Opinion 22-137


September 8, 2022


Digest:         (1) A judge may not permit the court clerk to compile information for the sheriff’s office about defendants who have missed court appearances, but may permit sheriff’s office personnel to access court records in the same manner as other members of the public in accordance with applicable law. (2) A judge may permit the court clerk to sign a supporting deposition prepared by the sheriff’s office concerning a defendant’s missed court appearances, based on information of public record contained in the court files, provided the judge concludes it is legally permissible for the court clerk to do so. (3) Where the prosecutor thereafter brings a new bail-jumping charge based on that supporting deposition, and seeks an arrest warrant on that charge, the judge may preside in the matter if the judge can be fair and impartial.


Rules:          22 NYCRR 100.0(S); 100.1; 100.2; 100.2(A); 100.3(E)(1); Opinions 15-217; 15-215; 15-115; 14-154; 13-183; 13-19; 10-150; 96-150; People v Moreno, 70 NY2d 403 (1987).


         The inquiring village justice states that the county sheriff is attempting to clear a backlog of criminal cases where the defendant was charged and arraigned but subsequently failed to appear. The sheriff’s office has asked the village court clerk (as the custodian of records) to provide all dates of missed appearances and then sign a supporting deposition. The sheriff would then provide the packet to the sitting judge to sign an arrest warrant for a new count of bail jumping, which is a bailable offense. The judge notes that both judges of the village court share a single village court clerk. The judge asks if it is permissible for the court clerk to (1) research and provide this information directly to law enforcement and/or (2) sign a supporting deposition that will be used to support a warrant that will come before the judge. If the court clerk may sign the supporting deposition, the judge further asks (3) if it is permissible to preside in the bail-jumping case, given that the same court clerk serves both justices.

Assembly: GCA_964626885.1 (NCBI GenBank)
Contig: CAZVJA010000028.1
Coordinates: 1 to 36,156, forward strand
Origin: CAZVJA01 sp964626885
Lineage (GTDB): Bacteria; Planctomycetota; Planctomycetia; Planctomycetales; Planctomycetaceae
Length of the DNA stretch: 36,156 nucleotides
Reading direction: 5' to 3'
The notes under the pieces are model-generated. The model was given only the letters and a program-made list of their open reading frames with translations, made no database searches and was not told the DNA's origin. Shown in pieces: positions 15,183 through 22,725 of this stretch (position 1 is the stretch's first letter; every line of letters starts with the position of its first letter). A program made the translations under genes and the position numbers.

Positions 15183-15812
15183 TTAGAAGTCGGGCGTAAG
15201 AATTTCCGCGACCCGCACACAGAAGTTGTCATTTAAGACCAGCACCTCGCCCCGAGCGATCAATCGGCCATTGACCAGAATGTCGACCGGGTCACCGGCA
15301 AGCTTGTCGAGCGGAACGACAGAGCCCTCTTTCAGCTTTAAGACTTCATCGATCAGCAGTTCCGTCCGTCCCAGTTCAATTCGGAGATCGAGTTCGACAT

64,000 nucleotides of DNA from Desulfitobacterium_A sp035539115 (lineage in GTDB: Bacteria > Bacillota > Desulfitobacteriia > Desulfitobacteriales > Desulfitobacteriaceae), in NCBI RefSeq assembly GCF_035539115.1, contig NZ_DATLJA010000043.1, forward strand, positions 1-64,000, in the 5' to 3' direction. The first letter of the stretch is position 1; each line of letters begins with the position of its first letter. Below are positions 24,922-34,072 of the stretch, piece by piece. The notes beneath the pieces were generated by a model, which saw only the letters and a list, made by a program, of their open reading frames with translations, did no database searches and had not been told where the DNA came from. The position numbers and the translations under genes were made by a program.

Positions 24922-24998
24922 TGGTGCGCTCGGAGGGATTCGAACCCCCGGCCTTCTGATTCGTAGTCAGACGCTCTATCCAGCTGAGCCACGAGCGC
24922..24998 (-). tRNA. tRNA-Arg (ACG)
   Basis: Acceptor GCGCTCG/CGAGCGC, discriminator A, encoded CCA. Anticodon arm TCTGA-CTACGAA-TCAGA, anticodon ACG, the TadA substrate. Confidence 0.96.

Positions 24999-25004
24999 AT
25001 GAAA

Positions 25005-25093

A judge must always avoid even the appearance of impropriety (see 22 NYCRR 100.2), must always act to promote public confidence in the judiciary’s integrity and impartiality (22 NYCRR 100.2[A]), and must preserve the judiciary’s independence (22 NYCRR 100.1; see also 22 NYCRR 100.0[S] [“An ‘independent’ judiciary is one free of outside influences or control”]). A judge must also disqualify in any proceeding in which the judge’s impartiality “might reasonably be questioned” (22 NYCRR 100.3[E][1]). Where disqualification is not mandatory, however, the judge “is the sole arbiter of recusal” (People v Moreno, 70 NY2d 403, 405 [1987]).


1. May the judge permit the court clerk to provide the sheriff’s department with all dates on which criminal defendants missed appearances?

         We have advised that, absent a legal requirement, a judge “may not create, maintain and/or produce information about cases specifically and exclusively for a prosecutor’s benefit” (Opinion 14-154). Indeed, as summarized in Opinion 13-183 (citations omitted):

The Committee has advised that judges “must maintain their independence from prosecutors and not participate or assist in ‘what is essentially the work of the prosecutor’s office.’” For example, a court should not create or compile a list of “scoffed” defendants at a local law enforcement agency’s request; should not comply with a district attorney’s request to review lists of cases compiled by the district attorney’s office and indicate the status of each case for the district attorney’s convenience; should not provide a district attorney with an annotated court calendar in advance of court night indicating each defendant’s prior driving record; and should not provide the district attorney each month with a list of all open cases pending in the justice’s court. The common thread throughout these opinions is that collecting or preparing information “specifically and exclusively for the benefit” of the prosecutor could compromise public confidence in the judiciary’s integrity, impartiality and independence, and create an appearance of impropriety.